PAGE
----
The Commonwealth Human Rights Initiative (CHRI) notes with deep concern the declaration of a state of emergency in the Maldives. We condemn the curbs on freedom from restraint, right to privacy, right to strike, freedom of assembly, freedom of movement, freedom from unlawful arrest, detention and imprisonment; and freedom from search and seizure without unreasonable cause. CHRI joins the Commonwealth and its member states who have questioned the necessity of a state of emergency and called for its immediate lifting.
A state of emergency is an extreme measure resorted to in exceptional circumstances. Article 4 of the International Covenant on Civil and Political Rights lays down the threshold as a “public emergency which threatens the life of the nation”. CHRI seriously questions whether the current situation meets the international law threshold, and holds that the nationwide declaration is disproportionate to the alleged threats. The Presidential decree justifies the emergency on the ground of a “serious threat to the people and to national security” with references to the recovery of arms and ammunitions from two locations, the explosion on the Presidential speedboat, and “definitive information of plans by some [our emphasis] individuals to use these explosives and weapons”. We note that these threats are specific, limited in nature, and can be addressed without resort to measures that affect the entire population across all islands of the archipelago, and rights and liberties of the entire population.
The circumstances also support reasons for strong doubt. The declaration of emergency came two days before a mass protest rally against “unjust and autocratic rule” was to take place today, 6th November. There have also been demands for the immediate release of all political prisoners including party leader and former president Mohamed Nasheed, following the UN Working Group on Arbitrary Detention decision that his imprisonment is unlawful.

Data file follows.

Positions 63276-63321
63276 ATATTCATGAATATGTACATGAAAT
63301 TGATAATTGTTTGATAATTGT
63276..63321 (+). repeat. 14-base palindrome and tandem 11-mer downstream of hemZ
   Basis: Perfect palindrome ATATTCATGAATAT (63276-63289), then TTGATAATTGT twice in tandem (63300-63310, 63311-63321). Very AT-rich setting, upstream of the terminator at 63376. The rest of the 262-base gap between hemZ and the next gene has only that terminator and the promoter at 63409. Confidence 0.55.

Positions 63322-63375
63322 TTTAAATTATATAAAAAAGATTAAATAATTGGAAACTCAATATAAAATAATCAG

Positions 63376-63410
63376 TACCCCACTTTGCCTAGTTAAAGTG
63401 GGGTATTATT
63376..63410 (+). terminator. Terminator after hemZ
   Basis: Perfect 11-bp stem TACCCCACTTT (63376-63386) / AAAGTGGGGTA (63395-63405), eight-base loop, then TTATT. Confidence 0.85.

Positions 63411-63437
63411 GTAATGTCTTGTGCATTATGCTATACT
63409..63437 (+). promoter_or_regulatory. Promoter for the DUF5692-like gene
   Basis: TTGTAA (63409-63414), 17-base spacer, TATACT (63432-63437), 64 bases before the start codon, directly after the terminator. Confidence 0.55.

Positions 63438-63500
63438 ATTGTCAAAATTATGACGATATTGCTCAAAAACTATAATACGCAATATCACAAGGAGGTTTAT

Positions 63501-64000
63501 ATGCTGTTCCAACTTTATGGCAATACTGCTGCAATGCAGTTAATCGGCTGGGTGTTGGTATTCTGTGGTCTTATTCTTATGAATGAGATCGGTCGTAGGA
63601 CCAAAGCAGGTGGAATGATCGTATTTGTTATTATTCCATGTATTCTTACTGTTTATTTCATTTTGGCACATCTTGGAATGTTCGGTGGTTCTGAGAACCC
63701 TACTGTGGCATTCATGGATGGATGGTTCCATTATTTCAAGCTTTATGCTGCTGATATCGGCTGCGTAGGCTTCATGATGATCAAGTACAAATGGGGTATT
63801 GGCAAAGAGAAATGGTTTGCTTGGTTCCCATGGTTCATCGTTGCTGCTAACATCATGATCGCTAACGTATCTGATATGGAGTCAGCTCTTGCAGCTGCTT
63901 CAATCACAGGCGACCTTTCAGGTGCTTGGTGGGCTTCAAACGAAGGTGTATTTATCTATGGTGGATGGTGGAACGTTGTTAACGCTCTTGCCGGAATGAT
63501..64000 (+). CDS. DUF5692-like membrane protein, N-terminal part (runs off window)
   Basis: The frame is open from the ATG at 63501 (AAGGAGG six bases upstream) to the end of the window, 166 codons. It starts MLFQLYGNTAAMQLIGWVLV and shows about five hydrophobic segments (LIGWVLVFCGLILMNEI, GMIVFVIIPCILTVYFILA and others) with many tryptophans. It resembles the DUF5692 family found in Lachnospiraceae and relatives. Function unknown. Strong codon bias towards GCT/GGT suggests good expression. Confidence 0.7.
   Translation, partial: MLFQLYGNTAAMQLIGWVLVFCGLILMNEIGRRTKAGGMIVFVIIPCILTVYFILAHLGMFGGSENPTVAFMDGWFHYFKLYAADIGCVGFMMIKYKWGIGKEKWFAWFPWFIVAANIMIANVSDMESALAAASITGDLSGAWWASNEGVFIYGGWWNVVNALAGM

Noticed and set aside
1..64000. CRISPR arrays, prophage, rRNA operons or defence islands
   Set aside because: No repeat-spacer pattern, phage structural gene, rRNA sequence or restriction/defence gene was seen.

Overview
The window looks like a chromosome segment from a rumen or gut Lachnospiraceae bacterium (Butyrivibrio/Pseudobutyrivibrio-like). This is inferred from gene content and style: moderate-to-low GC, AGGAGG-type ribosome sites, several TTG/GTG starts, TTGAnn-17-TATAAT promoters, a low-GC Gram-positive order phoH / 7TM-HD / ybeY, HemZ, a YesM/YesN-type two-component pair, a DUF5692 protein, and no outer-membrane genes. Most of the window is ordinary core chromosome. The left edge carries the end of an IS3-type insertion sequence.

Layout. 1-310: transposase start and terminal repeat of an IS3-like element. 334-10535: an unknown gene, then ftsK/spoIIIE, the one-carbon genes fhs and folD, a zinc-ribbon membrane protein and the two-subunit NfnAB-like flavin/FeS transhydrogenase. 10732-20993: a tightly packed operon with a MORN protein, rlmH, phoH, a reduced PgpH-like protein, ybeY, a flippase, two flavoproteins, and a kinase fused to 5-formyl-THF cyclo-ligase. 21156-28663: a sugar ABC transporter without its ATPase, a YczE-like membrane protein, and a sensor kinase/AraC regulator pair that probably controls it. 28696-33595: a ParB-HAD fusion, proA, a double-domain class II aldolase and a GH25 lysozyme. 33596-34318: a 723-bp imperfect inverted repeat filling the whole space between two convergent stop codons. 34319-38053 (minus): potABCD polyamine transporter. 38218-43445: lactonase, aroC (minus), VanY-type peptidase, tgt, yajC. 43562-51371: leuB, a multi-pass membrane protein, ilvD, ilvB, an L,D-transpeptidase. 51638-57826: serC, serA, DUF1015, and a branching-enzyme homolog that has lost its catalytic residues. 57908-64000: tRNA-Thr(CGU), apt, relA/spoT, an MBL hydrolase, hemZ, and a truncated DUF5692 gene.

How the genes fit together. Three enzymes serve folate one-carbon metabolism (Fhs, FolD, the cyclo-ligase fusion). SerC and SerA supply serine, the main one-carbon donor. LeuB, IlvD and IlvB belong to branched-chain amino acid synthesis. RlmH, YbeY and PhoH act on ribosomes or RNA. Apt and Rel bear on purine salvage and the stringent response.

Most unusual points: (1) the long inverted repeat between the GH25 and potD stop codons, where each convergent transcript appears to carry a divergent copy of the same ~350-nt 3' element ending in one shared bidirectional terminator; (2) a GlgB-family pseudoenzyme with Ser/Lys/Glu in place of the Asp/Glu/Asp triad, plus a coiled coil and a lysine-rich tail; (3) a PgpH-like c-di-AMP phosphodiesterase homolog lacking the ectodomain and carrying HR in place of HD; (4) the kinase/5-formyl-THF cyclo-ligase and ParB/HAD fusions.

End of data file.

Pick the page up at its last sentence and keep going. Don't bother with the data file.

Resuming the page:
On November 5, in an abrupt vote, the People’s Majlis impeached the Vice President amidst accusations about lack of due process, deepening the political crisis. Vice President Ahmed Adeeb was arrested on suspicion of being behind the presidential speedboat explosion on 24 October. As part of the declaration of the state of emergency, the period given to the Vice President to prepare for a Majlis hearing on his removal was reduced from fourteen to seven days – a move entirely unrelated to threats justifying the state of emergency. His right to a fair trial has been further jeopardised by the Supreme Court suspending his lawyer Hussain Shameem and temporarily revoking his license. This bears unhappy resemblance to former President Nasheed’s controversial trial and imprisonment.
Media reports also point that Maldives Broadcasting Corporation has warned private television stations that broadcasting licenses will be suspended if they air content deemed to pose a threat to national security. This not only attacks the freedom of the press, but also is an illegal attempt to limit freedom of expression which specifically is excluded from restriction even in times of emergency as per Article 255(b) of the Constitution.
Maja Daruwala, the Director of CHRI, states, “In its totality, the current situation raises grave doubts about the legitimacy of the reasons behind the declaration of a state of emergency. This can easily give rise to long lasting political alienation and widespread social unrest. The circumstances ground no justification for a blanket injunction on the enjoyment of many of civil liberties, rights and freedoms. CHRI fears that state agencies may use sweeping powers of arrest to stifle all legitimate expression and dissent and lead as it has in the past to excess use of force with impunity built in”.
For further information please contact:
Uladzimir Dzenisevich and Devika Prasad
Commonwealth Human Rights Initiative (CHRI) Fourth Floor, 55 A, Siddhartha Chambers 1, Kalu Sarai New Delhi 110016 Tel: 91-11-43180214 Fax: 91-11-2686 4688 E-mail: email@example.com; firstname.lastname@example.org